Some 'alternative health' websites suggest that taking vitamin C to bowel tolerance levels (until you get diarrhoea) is an effective means of flushing a virus out of the body.
"Vitamin C is unlikely to be harmful in higher doses," says Standring, "It's water-soluble and just comes straight out in your urine. But whether it helps to take more than the recommended daily amount is still unclear."
Head says there is no evidence of any protective or beneficial effects from vitamin C. "And whilst the associations between vitamin D and COVID-19 are interesting, we solely have correlations, and not yet any evidence of causation," he says.
Interestingly, a China-based clinical trial is determining whether mega doses of vitamin C can help counter COVID-19-related pneumonia. The study, which uses doses of up to 24 grams a day, will publish its results in September.
Herbs and food supplements
Herbs and spices such as garlic, ginger, echinacea and turmeric have long been used to treat infections. Garlic contains allicin, a compound which helps immune cells to fight off microbial invaders.
"Garlic is great for the gut microflora as a prebiotic," says Standring. "It can support good gut bacteria which in turn support the immune system, but I wouldn't go consuming massive amounts!"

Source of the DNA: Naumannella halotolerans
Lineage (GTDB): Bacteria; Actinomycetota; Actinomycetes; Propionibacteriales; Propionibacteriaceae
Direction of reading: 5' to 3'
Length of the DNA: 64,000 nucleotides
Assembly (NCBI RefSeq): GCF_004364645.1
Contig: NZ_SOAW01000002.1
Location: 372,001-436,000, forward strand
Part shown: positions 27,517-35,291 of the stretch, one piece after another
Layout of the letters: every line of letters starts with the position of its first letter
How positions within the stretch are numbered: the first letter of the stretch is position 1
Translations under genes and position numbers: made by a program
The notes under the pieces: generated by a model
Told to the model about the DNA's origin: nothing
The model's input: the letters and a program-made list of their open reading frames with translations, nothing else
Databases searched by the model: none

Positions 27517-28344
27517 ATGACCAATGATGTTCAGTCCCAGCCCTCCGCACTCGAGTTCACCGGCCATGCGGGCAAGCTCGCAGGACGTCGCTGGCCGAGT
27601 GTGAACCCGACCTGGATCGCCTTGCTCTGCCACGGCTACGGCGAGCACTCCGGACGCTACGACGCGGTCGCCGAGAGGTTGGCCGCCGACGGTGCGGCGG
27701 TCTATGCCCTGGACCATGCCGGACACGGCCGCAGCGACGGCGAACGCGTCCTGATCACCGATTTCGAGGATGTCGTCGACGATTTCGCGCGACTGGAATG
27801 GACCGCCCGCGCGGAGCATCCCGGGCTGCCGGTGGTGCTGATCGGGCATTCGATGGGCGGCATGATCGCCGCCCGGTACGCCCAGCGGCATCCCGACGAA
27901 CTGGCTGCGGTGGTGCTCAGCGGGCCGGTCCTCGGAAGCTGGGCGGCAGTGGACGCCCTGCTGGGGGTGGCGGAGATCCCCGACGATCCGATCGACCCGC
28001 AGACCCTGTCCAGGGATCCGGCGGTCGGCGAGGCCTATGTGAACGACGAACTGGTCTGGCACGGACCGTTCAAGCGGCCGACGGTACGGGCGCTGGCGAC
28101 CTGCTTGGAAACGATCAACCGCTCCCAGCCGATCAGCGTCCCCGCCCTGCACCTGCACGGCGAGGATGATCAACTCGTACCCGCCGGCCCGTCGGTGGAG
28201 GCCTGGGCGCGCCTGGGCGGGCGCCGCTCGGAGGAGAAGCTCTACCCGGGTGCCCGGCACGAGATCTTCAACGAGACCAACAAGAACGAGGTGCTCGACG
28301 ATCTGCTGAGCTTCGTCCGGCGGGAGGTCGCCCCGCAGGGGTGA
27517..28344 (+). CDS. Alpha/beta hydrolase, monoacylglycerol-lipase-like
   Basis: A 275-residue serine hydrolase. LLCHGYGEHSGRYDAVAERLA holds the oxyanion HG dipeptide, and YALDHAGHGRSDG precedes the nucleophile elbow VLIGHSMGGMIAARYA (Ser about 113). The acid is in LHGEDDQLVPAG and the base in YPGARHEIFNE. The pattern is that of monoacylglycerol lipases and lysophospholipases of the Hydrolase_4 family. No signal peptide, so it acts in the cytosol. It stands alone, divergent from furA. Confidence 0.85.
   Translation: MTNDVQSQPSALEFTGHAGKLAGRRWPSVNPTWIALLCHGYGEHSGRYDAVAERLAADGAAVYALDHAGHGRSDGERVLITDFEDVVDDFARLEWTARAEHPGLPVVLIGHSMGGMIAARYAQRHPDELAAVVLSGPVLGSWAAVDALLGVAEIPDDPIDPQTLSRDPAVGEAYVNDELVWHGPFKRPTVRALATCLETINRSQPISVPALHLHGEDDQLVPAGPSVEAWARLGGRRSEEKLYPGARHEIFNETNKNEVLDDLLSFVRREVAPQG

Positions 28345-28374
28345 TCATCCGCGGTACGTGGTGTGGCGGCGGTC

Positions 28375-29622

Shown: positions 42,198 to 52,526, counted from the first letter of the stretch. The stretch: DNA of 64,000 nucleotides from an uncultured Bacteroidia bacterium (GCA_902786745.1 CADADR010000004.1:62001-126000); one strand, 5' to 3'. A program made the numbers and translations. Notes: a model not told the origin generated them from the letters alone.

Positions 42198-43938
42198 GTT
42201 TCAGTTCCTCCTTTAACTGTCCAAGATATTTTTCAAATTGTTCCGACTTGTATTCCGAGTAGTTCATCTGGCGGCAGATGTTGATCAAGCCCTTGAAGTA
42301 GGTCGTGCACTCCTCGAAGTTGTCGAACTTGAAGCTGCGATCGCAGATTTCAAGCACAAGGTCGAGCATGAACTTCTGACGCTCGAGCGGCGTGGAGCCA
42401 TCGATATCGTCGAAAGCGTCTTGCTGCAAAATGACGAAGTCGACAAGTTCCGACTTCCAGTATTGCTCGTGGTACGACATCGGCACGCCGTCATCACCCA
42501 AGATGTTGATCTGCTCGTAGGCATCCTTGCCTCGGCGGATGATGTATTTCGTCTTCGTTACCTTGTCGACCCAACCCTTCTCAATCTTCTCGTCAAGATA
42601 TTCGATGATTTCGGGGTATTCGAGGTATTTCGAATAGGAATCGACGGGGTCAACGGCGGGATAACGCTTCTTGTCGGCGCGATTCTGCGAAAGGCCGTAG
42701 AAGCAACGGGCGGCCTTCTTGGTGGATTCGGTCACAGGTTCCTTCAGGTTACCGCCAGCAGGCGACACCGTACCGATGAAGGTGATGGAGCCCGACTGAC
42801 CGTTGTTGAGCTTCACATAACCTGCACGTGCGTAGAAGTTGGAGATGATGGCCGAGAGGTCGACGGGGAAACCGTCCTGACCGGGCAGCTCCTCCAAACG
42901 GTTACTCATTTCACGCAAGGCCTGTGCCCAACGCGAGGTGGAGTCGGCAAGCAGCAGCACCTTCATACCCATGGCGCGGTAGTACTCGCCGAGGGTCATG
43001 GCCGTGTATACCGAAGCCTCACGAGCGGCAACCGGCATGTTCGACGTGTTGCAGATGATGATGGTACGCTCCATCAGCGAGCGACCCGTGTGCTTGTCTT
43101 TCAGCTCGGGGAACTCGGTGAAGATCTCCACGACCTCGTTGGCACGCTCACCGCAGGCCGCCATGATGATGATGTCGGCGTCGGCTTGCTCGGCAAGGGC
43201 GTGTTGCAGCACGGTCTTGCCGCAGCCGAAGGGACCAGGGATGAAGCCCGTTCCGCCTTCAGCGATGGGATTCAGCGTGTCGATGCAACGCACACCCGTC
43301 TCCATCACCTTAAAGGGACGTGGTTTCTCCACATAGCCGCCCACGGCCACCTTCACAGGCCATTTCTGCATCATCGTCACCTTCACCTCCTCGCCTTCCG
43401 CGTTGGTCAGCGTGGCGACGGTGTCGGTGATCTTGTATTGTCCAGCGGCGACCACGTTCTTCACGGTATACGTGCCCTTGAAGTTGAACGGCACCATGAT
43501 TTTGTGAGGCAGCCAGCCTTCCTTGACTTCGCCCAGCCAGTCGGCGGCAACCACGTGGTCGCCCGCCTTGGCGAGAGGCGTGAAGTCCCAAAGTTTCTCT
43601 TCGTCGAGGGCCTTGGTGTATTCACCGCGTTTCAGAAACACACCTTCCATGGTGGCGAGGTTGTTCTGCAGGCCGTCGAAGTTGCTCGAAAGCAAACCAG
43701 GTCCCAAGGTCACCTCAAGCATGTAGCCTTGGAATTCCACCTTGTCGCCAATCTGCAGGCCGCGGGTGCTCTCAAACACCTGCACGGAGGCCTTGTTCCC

Head also suggests an age-old remedy for a sore throat. "Gargling or a teaspoon of honey are within NHS guidance for relief of symptoms like a sore throat. It should be noted they will not kill the virus itself, but can help to make the patient a little more comfortable."
A research study using herbs to treat COVID-19 is currently underway in the USA, headed up by Jeffrey Langland, a virologist and assistant research professor at Arizona's Biodesign Center for Immunotherapy, Vaccines and Virotherapy. But the results are not expected for some months.
"The evidence just isn't there yet for using herbs to treat serious infections," says Sandring. "Even if some are shown to have a positive effect, it's the potentially dangerous side effects and toxicity that are the issue.", cites Patient.
Most people people will have mild coronavirus symptoms. There is no cure for this virus, but there are many simple ways to treat the symptoms that will help your body fight the virus.
Most people will feel better after a few days and feel totally fine within a week. However, they will still be contagious, so they should remain in isolation for 14 days from the time of first symptoms.
Treat the fever, cough and shortness of breath with the techniques listed above and you will most likely feel better shortly. Staying hydrated and resting will help the most.
Remember to stay away from other people and practice good cleanliness protocol to protect your loved ones from contracting the virus as well, according to University of Maryland Medical System.